Urban case study: Temporary use of buildings - Riga

  • Elisa - Communi... profile
    Elisa - Communi...
    8 October 2020 - updated 1 week ago
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The challenge

Since the 1990, the city of Riga has lost about a quarter of its population, which has had a significant impact on land use in the city.

According to estimates by the activist group Free Riga, there are between 500 - 1000 entirely abandoned buildings in the city, many of them of historical value, often with an unclear ownership situation. This issue of vacant buildings not only created an impression of decay but often also caused environment degradation or security issues.

 

How to address this?

Using its right to apply different tax rates, in 2016 the Riga City council introduced an increased rate of 3% tax applied to neglected land (calculated from the cadastral value of the land). In order to encourage the re-use of vacant land and buildings, it also used its right to grant tax allowances ranging from 25% to 90%. Up to 90% tax relief can be applied to buildings that are recognised as having local educational, sports, cultural and social functions. This means, for example, that if a private owner of the building offers his premises to public benefit organisations (with or without remuneration), then the owner is entitled to 90% discount for annual property tax. Besides motivating owners to make use of their properties, this incentive is also a good basis for creating opportunities for non-profit organisations in delivering services for local communities.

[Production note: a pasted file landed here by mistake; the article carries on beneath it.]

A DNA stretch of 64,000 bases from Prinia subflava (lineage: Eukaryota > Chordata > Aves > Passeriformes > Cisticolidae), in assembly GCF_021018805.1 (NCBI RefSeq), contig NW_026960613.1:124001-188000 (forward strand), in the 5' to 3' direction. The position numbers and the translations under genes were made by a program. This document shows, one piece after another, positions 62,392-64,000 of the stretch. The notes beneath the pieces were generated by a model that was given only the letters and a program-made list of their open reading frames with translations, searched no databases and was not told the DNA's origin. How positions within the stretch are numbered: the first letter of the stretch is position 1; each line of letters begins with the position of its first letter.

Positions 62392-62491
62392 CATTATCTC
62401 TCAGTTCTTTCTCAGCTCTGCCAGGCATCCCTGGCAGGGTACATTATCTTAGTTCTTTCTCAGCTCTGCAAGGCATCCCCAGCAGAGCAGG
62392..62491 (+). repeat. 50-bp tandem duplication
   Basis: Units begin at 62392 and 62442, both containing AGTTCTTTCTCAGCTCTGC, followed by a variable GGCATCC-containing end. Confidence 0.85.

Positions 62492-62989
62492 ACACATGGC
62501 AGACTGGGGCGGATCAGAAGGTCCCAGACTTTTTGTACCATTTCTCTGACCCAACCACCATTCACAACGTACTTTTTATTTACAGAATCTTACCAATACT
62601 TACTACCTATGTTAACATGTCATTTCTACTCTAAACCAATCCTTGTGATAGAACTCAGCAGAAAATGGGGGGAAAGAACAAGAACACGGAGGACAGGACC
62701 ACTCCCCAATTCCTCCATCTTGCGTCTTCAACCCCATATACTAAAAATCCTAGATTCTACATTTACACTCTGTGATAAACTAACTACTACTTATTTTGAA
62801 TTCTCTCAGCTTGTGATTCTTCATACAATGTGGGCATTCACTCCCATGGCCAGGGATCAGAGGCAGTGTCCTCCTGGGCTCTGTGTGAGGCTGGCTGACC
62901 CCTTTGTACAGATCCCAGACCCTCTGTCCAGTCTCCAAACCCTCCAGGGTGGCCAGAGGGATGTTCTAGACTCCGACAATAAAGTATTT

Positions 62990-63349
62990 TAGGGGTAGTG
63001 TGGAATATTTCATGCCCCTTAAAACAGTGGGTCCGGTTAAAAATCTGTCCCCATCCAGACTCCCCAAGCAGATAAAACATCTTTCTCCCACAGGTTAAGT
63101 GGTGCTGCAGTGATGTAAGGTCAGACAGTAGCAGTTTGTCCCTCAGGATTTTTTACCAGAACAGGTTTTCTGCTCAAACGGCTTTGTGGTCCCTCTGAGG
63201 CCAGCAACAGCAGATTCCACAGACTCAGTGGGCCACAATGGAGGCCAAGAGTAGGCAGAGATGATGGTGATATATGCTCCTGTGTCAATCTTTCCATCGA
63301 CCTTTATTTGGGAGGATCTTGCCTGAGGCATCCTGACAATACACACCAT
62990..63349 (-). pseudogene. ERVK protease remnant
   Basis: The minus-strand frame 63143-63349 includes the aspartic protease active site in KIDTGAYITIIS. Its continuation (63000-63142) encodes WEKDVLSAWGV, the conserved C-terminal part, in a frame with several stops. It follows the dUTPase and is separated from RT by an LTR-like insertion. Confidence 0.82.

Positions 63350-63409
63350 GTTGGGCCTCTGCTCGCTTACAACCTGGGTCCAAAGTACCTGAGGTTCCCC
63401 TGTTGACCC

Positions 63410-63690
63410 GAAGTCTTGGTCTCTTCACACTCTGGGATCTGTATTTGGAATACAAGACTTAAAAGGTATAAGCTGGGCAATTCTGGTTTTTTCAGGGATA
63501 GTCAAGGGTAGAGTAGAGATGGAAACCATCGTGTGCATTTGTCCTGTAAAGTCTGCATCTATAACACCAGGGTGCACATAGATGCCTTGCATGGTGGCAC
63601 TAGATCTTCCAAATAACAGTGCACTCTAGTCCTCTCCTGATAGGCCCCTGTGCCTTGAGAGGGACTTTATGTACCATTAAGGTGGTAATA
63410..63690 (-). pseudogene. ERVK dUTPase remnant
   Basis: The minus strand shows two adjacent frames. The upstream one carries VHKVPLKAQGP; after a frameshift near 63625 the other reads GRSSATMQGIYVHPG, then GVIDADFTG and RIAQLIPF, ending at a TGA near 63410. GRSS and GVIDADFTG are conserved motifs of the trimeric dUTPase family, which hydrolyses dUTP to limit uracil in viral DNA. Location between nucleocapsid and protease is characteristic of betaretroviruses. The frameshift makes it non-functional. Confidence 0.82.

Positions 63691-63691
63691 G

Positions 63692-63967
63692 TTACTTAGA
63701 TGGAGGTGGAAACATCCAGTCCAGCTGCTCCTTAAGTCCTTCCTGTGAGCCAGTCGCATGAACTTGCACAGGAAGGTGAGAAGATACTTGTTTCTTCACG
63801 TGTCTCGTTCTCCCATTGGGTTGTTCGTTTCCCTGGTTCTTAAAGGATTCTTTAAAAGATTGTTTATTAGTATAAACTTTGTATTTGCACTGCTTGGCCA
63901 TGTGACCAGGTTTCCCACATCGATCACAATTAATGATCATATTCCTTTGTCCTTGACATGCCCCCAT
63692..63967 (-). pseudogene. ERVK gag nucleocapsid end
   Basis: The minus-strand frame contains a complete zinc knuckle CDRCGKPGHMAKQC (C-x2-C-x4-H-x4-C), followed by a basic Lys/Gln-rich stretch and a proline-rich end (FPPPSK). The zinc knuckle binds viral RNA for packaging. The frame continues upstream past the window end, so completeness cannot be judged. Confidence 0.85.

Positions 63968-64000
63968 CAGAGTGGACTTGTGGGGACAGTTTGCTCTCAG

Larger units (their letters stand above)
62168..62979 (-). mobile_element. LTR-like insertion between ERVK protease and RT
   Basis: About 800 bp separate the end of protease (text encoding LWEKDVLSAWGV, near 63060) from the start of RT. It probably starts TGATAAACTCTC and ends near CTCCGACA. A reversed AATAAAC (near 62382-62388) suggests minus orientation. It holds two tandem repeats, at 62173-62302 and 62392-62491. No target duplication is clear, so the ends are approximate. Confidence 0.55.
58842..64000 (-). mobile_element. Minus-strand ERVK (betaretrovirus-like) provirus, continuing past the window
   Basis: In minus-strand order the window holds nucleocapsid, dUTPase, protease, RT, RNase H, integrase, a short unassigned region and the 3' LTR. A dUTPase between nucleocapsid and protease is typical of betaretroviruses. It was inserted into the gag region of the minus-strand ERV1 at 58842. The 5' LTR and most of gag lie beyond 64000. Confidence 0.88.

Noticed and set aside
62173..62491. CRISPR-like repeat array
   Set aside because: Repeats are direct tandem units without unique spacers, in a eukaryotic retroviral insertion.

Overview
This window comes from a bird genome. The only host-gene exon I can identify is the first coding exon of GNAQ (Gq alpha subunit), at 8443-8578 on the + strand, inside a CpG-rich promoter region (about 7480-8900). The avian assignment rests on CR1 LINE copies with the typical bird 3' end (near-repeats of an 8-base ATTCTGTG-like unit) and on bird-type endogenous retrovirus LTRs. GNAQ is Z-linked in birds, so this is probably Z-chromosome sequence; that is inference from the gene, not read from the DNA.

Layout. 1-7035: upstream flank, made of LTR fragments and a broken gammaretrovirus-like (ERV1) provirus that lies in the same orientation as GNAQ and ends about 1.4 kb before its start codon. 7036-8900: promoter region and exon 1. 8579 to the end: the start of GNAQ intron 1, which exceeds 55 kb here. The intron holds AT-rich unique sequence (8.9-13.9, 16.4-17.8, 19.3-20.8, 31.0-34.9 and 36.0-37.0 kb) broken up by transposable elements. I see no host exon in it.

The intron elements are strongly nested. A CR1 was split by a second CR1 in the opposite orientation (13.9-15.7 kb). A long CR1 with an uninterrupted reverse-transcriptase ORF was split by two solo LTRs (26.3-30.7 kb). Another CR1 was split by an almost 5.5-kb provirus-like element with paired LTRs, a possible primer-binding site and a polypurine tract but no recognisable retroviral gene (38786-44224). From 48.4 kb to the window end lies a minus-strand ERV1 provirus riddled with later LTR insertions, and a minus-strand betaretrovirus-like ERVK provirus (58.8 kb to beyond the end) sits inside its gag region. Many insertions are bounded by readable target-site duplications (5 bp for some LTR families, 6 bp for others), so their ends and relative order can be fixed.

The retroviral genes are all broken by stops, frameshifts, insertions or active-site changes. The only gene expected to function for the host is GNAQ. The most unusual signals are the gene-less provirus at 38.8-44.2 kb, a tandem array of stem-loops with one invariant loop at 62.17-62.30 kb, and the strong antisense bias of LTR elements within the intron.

In Riga, some associations are using this opportunity to engage private property owners to open their properties for community use. For instance, this regulation has helped the organisation Free Riga to make agreements with private property owners who would otherwise pay significant property taxes for their buildings remaining empty. “Free Riga” has emerged as an intermediary between owners of the empty spaces and prospective users of vacancy aiming to establish recognition and the much-needed credibility for temporary use as a new and still unknown instrument dealing with vacancy.

Read more on this case and on the topic of sustainable and circular use of spaces and buildings in the Handbook developed as a result of direct collaboration by our Circular Economy and Sustainable Land Use Partnerships! The Handbook serves as a guide for cities on how to re-use abandoned and underused spaces and buildings (link below).

The Handbook is the deliverable for both the action "Manage the re-use of buildings and spaces in a Circular Economy" (From the Circular Economy Action plan) and "Identifying and managing under-used land" (Action 3 from the Sustainable Land Use Action plan).

 

More information

 

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